Reading

While going through all my Assignment 2 material for a final Reflective Commentary and then package it all up for snail mail (yay!!!) I realised I haven’t written about these two books.

Klein, Bernat (1965) Eye for Colour, Bernat Klein, Scotland and Collins, London.

Bernat Klein, a textile designer with an absolute passion for colour, used his autobiography to explain not only himself, but his theories about the nature and importance of design and colour. He was born in 1923 in Yugoslavia and was involved in textiles from an early age, as his parents owned and operated a textile wholesale business. Textiles and clothing – quality, colour, style and presentation –  were always important. The story of his journey from Yugoslavia to Jerusalem to Leeds in Britain to Galashiels Scotland, from religious student to Art School to textile technology at university was interesting in itself, but really a backdrop or preamble.

For Klein, “for those who can speak the language of colour it can express the whole gamut of human emotions” (p51). He argues that colour has been liberated, moving from symbolic use in ancient times to being a vital part of a richer, fuller, more civilised life. Artworks by Turner, Monet, Klee and others are illustrated and discussed in support of these ideas.

Klein has some strong views about the importance of well-trained textile designers to take advantage of and further this evolution – his program of study is quite ambitious and may have been overtaken by changes over the years. I also found his analysis of eye colour to guide colour choice in clothing rather dated. On the other hand his call to teach the young to consume intelligently (p. 94) is very current, as is the approach he took in his textile mill: “For a young, smallish firm to make its impact it must rely on brains rather than brawn, brilliant design ideas rather than quantity of output and turnover” (p 114).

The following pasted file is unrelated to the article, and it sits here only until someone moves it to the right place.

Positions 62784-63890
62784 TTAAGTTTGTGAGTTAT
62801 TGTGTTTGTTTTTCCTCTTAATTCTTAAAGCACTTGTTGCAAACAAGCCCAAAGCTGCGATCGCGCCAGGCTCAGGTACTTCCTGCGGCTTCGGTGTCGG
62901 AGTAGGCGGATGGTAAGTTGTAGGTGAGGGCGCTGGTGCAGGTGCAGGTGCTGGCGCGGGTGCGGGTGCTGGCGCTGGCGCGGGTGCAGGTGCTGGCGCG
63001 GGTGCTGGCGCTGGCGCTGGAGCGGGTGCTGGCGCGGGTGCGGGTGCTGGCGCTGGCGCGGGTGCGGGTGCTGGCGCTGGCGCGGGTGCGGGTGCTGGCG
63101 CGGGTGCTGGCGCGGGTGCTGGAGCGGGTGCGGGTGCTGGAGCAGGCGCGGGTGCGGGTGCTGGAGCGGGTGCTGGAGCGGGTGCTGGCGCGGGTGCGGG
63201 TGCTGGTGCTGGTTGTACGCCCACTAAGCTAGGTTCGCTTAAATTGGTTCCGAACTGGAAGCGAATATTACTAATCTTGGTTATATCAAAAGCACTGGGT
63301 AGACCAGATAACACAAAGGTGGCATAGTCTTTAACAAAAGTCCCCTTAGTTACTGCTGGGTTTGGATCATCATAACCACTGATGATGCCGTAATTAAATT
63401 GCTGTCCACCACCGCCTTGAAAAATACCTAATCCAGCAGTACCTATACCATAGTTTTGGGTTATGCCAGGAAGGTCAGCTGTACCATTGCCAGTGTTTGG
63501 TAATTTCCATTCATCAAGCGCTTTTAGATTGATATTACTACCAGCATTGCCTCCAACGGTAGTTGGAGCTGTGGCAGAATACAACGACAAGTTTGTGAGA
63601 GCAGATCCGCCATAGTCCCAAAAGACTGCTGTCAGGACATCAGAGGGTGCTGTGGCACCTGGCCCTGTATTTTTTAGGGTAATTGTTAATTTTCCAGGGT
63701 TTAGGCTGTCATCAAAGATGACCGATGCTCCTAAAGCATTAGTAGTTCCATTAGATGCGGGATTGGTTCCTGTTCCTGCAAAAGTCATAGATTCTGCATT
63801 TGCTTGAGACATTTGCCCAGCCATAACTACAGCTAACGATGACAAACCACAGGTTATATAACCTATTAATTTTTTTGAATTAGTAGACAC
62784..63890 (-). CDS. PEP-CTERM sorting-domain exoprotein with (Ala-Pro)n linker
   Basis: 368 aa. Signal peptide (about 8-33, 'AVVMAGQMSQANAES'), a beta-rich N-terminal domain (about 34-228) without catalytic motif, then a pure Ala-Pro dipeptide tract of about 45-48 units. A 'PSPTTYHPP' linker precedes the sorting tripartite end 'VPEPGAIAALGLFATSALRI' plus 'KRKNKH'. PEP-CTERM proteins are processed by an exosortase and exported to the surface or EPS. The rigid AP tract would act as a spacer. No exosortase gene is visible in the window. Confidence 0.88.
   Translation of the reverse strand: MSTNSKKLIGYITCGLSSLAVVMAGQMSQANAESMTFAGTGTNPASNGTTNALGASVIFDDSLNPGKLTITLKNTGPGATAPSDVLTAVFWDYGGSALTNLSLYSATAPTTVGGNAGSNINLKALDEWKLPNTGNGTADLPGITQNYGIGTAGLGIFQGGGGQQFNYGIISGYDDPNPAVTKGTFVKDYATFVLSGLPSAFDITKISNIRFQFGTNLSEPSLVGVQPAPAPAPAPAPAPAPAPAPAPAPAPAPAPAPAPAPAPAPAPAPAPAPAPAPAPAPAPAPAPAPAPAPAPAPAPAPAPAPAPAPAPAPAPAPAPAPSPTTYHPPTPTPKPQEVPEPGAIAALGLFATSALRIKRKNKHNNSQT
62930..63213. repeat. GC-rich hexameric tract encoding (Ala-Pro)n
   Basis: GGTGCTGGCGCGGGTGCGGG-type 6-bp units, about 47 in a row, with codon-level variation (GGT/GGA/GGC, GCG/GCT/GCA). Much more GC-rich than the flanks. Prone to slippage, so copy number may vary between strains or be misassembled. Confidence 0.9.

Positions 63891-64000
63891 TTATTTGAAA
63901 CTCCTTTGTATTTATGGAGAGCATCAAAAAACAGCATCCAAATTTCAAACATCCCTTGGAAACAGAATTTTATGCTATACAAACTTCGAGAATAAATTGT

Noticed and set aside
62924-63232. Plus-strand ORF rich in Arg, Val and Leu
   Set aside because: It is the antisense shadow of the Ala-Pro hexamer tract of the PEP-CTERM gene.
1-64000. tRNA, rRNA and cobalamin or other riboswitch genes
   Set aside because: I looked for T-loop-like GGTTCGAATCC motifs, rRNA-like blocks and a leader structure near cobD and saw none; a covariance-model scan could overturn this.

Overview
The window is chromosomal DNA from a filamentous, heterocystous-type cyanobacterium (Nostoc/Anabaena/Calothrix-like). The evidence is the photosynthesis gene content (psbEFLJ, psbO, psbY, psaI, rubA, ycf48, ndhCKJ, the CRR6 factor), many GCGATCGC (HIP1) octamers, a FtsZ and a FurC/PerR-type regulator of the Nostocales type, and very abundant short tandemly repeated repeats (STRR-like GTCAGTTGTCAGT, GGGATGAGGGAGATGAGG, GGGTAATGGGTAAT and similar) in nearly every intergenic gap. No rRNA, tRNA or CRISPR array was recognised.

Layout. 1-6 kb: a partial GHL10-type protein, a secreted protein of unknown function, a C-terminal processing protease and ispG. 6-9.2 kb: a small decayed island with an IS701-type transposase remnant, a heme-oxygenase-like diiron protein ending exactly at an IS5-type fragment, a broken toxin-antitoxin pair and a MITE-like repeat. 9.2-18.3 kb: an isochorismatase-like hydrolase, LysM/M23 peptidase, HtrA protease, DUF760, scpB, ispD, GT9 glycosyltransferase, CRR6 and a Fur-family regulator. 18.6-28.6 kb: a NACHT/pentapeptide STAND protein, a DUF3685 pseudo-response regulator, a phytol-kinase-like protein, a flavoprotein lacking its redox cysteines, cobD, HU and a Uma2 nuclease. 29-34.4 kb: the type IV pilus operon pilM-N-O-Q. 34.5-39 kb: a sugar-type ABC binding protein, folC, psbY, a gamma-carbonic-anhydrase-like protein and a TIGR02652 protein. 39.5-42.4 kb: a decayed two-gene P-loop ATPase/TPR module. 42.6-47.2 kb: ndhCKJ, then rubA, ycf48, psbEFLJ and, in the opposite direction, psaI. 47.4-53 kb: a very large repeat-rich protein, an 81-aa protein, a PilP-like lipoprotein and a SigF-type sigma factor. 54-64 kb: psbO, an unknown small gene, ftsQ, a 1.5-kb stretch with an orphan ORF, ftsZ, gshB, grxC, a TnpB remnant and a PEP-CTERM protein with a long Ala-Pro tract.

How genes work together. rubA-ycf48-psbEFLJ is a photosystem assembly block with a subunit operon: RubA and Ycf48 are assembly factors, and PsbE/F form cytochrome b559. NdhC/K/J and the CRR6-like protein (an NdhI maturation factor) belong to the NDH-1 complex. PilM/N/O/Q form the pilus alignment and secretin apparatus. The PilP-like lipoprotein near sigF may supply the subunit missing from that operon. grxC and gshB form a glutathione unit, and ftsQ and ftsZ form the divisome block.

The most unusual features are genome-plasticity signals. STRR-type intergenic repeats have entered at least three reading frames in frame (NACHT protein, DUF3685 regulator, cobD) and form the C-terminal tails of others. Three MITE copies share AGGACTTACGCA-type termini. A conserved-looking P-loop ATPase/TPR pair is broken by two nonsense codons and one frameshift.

The brilliant design is definitely there. Klein would start the process with an end use in mind. When a clear image emerged, often based on one of his own paintings, he would consider raw materials, equipment and processes. He would then work on constructing the yarn, being innovative in both materials and dye process. Finally there is the weave structure – often fairly simple, and the same structure looking very different due to the unique and unusual yarns and ribbons used in them.

The book finishes with large, detail photos of six fabrics, each with the painting that inspired them and a few paragraphs of text. These are wonderful. The fabrics are so complex you really need the closeup to appreciate them, and it is so interesting to be able to trace the original image in the final fabric.

Klein’s fabrics were very successful and influential, being used in designs by Chanel, Dior and Yves St Laurent.

My description above is very dry and dusty and has sucked the joy and colour and vibrant life out of Klein’s book and work, so I urge you to follow some of the links below and see for yourself.

Resources

All these links were accessed 28 April 2012.

http://nordarchitecture.com/projects/bernat-klein/. A series of photographs from an exhibition at the Scott Gallery, Hawick Museum August – October 2005. These are the best images of Klein’s work that I found on the internet.

http://blog.fidmmuseum.org/museum/2009/09/bonnie-cashin.html. The subject of this page is clothing designer Bonnie Cashin. It includes photos of a coat made using fabric designed by Bernat Klein. There’s a very good closeup photo – not my favourite fabric, but it does show the complexity of the component yarns used.

http://www.scotsman.com/the-scotsman/features/interview-bernat-klein-textile-designer-1-1987390. This interview by Jackie McGlone was published in The Scotsman 28 November 2011.

http://www.saltspringweaving.com/blog/?p=411 Weaving and an exhibition inspired by Bernat Klein’s work. The author, Terry Bibby, does beautiful Saori weaving.

http://www.craftrevival.org/voiceDetails.asp?Code=47 KAUL, EKTA KHOKHAR, Innovation in Creative Industry. This page includes some closeups of Klein’s textiles. There are also some interesting comments on the challenges facing the Scottish textile industry and innovation in traditional crafts.